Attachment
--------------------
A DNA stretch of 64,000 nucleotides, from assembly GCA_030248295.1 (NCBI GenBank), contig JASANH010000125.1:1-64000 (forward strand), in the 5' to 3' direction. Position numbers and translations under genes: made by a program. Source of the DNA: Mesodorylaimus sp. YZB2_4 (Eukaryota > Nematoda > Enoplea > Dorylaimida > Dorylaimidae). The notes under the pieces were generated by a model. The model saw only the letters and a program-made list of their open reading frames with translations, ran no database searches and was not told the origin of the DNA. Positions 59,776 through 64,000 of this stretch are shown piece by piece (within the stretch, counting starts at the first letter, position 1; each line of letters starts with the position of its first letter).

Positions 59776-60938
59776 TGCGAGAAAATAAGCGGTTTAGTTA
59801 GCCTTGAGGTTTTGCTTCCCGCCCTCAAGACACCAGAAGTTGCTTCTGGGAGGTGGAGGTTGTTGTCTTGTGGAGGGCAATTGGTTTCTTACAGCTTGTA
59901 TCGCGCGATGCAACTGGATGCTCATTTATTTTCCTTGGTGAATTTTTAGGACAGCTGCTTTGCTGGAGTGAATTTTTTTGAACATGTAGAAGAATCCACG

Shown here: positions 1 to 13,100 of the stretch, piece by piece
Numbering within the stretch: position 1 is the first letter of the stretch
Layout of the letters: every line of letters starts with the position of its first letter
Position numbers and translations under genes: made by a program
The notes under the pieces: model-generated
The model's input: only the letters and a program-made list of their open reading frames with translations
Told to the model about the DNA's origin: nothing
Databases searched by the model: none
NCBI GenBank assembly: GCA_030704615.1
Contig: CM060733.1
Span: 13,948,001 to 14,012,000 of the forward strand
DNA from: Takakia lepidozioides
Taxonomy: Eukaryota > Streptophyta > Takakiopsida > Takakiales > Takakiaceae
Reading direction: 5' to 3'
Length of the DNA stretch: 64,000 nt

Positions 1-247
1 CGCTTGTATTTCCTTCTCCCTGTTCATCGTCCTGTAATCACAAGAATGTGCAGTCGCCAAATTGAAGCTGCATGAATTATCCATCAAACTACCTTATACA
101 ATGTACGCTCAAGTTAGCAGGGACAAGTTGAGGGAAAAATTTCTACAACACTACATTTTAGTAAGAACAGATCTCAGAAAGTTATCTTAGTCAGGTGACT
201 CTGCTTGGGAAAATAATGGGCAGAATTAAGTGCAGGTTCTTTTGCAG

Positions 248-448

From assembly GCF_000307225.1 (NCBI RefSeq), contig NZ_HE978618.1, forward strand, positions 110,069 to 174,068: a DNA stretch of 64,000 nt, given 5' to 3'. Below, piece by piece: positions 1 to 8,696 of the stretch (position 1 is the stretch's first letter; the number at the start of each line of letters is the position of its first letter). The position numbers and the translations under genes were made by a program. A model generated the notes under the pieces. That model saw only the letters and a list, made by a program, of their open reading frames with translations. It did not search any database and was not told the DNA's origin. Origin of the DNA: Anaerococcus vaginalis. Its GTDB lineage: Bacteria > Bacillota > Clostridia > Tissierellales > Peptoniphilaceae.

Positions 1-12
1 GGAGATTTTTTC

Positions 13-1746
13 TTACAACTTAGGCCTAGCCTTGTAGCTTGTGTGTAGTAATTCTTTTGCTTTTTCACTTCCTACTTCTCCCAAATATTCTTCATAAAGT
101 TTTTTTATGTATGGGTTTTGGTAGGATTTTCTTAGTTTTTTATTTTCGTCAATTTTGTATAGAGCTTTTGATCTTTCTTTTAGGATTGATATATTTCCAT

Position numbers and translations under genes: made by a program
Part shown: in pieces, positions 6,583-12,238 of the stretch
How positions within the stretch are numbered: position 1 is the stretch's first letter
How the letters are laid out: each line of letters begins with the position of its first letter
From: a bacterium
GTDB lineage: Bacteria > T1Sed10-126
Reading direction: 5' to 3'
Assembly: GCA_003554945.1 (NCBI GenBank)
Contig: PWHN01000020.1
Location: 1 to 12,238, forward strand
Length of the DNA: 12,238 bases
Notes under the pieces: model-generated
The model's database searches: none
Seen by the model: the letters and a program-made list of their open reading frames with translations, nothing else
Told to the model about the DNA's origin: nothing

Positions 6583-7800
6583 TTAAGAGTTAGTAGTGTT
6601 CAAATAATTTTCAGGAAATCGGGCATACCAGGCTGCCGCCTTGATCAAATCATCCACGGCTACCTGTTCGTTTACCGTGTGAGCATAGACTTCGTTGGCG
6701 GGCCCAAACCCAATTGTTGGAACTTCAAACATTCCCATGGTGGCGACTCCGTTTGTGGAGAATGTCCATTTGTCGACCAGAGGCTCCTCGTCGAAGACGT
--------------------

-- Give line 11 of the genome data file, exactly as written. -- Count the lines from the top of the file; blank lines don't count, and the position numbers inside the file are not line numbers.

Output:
The model's input: only the letters and a program-made list of their open reading frames with translations